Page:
Saturday, January 22, 2011

Aikido 5

My last night. I was extremely tired and really was thinking about going to bed early, but I needed to get motivated and get to the dojo if for no other reason than to pay for my classes.

In that vein I called Greyhound to see if he was going to the Gojo Ryu class just see if he could motivate me to go to two different classes in one night. He had a presentation so I was right out.

I drug myself out and got there early to watch the kids class which is an entertainment in itself. There was youngster who insisted that she was not sucking her thumb all the while plopping her thumb in her mouth whenever sensei turned his head. He knew it was going on making the few onlookers teeter with stifled giggling.

Sensei seemed to be speaking louder so I had an easier time understanding what was being said and it also meant that I didn’t have to lean over, struggling to understand what he was saying. I was under the impression that leaning over the kneeling line was frowned upon, but I couldn't hear anything if I didn't. Sensei is a very quiet spoken, 6th degree black belt who imparts lessons concisely. As one of the Nidans told me, “his gift is that he knows what to tell you and when to do it.” I was the recipient of this over and over. Just a simple correction of the placement of the arm or correction of center and I was instantly better.

That evening’s class placed an emphasis on taking Uke’s balance via a very minute correction from myself (as the Nage). I really had a hard time believing it, but it was immediately shown to me that it was valid. I was partnered with a 5 foot, 60 year old woman (in Hakima’s – I should have known) whom which I had both hands around her forearm. Through settled her stance and moving a finger she had me moving into a throw position. I think she was literally only half my weight. Unfortunately, I left bruises on her arm. That made me feel uncomfortable.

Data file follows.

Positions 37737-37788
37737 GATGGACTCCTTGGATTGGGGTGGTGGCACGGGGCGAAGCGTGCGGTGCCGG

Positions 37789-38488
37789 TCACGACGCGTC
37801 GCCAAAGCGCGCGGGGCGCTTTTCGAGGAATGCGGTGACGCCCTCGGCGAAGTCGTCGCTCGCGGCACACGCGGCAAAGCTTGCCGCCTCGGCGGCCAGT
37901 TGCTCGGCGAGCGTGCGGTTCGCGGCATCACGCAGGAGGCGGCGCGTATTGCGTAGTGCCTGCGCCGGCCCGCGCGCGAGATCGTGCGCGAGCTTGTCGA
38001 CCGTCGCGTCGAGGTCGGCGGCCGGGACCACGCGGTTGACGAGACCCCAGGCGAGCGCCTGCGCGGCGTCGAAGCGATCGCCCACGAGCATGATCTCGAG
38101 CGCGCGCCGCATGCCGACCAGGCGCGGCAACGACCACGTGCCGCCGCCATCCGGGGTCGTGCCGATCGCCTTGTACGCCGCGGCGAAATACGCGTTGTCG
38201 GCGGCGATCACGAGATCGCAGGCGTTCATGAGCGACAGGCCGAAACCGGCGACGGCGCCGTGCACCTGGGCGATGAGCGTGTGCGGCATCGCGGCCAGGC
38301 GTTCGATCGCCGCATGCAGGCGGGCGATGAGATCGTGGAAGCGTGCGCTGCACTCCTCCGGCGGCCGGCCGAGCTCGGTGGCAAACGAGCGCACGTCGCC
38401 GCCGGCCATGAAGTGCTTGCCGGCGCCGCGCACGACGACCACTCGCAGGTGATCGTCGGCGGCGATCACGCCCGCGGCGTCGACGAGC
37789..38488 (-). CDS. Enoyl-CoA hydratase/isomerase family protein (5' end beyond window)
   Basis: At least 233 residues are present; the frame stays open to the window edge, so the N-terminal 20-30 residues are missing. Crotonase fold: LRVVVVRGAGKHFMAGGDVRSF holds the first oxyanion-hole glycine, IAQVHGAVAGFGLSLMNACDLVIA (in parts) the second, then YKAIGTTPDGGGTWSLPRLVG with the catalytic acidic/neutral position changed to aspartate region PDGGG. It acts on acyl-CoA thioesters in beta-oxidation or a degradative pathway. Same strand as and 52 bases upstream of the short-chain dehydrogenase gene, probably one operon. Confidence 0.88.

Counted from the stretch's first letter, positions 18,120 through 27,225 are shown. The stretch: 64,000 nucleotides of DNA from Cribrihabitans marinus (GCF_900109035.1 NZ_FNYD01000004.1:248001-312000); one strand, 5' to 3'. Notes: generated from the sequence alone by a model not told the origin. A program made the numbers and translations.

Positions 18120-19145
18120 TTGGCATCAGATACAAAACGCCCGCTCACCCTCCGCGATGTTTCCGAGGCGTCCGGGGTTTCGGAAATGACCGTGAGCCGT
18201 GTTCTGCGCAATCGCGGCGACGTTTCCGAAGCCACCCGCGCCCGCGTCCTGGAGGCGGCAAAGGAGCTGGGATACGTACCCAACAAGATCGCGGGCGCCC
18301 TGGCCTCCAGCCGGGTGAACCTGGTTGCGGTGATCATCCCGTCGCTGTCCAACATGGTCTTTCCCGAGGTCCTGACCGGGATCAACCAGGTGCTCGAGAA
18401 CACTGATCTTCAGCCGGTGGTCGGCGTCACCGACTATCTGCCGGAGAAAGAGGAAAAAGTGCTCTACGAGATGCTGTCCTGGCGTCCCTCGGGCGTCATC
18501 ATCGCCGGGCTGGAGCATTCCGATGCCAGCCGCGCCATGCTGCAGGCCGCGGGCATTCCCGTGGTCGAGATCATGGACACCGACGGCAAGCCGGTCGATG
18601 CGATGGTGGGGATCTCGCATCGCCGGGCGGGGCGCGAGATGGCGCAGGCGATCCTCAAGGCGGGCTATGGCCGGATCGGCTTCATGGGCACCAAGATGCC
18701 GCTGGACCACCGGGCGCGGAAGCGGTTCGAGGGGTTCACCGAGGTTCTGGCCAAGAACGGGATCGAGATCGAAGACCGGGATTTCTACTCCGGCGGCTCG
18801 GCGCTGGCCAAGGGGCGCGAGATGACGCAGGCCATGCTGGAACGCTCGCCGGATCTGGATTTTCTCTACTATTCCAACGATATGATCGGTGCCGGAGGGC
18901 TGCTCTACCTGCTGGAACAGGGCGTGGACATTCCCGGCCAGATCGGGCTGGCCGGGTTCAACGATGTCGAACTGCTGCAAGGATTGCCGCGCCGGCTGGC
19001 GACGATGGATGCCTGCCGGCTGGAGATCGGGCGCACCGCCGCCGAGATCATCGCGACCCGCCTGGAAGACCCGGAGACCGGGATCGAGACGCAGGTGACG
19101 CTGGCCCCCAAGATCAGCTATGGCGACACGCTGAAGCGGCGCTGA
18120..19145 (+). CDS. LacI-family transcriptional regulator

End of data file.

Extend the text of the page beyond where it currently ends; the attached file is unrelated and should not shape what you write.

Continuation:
I mentioned before that the degree of theatricality that seems to accompany Uke’s intended fall makes me feel uncomfortable. I’m not totally over it even on a good day, but getting thrown by a little old lady certainly did lend credence that there discomfort in some positions. If I'm going all in on a hold I'm going to pay a price.

I partnered with a rather bulky guy and my height seemed to put him into a relatively difficult position to which he’d have to dance to get around me. When he’d grunt or make some other noise I’d immediately back off and give him space which would disrupt the exercise and really throw things off. He said, “dude, if it’s really hurting me I’ll roll out – just go through the whole move.” I’ll try. I’ll try.

Finally I get partnered with a guy that’s fully 6’ 5” and about 300 pounds. He was by far the most dramatic of the bunch, but at least he would talk a bit. In retrospect I think that’s what I found so frustrating. The absolute minimum of chatter at all times. I realize that is what is expected, but I’m really from a different mid set.

After class I asked the folks if they socialized together (since I felt rather ostracized) and they reported that some did and some didn’t. It depended on age or if they had family. No clear group whereas my class makes pains to be inclusive at the very least during the class.

In the end I realized that the sense of community was very important to me, but the quality of the teaching was excellent. It was definitely better to come the class with no prior knowledge as I keep dissecting instead of absorbing. Probably a better person would have a better experience. I’d go back though just because there seemed to be something more to learn right around the corner.

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